Mice are the most commonly used vertebrate animals in medical research. This trend looks likely to continue now that both mouse and human genomes have been mapped (80% of human genes are exactly the same as those found in mice, and at least a further 10% are very similar) allowing human genetic disorders and diseases to be studied with greater accuracy. Often, the only way of determining the function of a human gene is to insert it into, or remove it from, the mouse genome. Many thousands of mouse strains now exist, some frozen as embryos. Eventually, such techniques could lead to new methods of preventing, treating or even curing genetic diseases and other diseases with a genetic component. 87% of all genetically modified animals used in research in the UK are mice [UK 2018 figures].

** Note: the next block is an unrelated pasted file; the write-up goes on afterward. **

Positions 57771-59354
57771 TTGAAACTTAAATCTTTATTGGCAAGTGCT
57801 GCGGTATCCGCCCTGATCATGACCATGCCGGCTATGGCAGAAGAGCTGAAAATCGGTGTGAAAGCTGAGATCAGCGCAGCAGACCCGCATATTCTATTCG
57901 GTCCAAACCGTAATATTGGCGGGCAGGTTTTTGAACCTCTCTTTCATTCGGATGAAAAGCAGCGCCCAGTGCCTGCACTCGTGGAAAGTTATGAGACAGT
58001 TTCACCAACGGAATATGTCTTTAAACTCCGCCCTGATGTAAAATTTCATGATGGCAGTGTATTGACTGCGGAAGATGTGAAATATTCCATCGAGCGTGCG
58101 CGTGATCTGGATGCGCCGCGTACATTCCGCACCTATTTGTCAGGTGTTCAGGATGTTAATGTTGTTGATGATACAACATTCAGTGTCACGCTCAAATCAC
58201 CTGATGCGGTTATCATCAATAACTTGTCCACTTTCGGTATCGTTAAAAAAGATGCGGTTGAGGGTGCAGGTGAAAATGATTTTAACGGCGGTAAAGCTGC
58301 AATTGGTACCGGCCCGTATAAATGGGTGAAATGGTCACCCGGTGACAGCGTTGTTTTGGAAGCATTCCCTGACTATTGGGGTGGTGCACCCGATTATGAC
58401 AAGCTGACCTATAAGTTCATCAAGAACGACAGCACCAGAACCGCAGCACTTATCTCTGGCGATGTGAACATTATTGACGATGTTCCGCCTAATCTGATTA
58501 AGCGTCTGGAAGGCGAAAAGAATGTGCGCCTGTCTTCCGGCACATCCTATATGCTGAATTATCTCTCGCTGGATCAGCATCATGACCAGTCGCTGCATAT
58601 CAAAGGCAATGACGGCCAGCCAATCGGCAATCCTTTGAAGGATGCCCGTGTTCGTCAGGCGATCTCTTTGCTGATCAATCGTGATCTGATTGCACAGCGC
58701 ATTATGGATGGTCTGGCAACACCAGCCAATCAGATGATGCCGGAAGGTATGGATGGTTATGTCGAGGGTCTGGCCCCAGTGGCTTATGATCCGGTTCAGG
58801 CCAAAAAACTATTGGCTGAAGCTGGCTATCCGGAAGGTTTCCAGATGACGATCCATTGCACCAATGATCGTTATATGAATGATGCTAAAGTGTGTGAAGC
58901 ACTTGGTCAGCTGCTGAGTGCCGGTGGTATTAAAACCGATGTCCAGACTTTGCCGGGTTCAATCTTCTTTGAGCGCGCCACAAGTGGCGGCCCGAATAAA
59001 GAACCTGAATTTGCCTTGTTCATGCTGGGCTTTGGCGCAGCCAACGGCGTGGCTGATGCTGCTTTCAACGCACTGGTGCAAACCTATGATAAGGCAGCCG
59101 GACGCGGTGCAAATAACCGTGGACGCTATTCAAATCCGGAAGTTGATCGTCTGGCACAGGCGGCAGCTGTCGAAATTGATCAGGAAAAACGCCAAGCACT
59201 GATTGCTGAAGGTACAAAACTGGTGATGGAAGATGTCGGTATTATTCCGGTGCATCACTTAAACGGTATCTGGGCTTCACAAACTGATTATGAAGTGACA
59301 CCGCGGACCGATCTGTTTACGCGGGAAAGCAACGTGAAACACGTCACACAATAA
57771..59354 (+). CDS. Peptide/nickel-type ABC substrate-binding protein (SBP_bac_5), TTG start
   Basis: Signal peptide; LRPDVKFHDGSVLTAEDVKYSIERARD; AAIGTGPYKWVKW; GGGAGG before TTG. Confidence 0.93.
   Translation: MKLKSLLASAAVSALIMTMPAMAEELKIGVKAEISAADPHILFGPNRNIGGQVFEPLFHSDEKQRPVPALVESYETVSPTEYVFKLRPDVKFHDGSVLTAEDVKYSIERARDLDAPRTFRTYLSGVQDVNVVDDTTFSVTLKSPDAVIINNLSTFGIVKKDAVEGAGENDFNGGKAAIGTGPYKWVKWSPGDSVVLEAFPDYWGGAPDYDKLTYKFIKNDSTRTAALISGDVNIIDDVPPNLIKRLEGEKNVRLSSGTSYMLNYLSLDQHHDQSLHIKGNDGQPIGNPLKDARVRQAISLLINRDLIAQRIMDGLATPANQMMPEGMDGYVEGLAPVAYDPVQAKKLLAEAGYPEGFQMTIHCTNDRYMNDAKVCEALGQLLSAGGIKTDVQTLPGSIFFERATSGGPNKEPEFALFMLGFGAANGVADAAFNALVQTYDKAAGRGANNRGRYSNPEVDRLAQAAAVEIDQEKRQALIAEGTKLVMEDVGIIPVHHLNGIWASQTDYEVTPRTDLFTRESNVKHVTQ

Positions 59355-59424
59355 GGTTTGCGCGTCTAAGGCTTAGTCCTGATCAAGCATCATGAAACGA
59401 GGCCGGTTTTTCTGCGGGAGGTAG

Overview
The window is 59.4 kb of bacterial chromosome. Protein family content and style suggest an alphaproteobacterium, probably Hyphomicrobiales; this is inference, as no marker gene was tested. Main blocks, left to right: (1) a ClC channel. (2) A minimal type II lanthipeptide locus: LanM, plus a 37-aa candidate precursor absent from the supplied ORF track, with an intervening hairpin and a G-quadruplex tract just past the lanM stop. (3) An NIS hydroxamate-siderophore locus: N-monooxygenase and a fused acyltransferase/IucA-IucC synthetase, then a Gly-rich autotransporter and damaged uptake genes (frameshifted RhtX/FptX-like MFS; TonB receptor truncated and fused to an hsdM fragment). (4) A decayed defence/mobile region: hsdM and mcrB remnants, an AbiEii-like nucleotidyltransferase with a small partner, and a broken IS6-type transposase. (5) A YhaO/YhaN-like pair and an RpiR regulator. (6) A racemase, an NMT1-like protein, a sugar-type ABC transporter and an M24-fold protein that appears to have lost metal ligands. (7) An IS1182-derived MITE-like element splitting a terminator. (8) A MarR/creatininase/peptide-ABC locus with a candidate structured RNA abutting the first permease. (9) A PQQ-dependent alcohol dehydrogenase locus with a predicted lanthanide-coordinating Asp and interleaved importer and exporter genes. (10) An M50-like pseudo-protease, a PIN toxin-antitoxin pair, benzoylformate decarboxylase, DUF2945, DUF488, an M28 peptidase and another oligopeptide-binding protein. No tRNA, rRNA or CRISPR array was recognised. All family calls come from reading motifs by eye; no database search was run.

See also our pages on GM mice and breeding, mice and stem cell research, our video of mice, and animal research.info on mice and GM mice.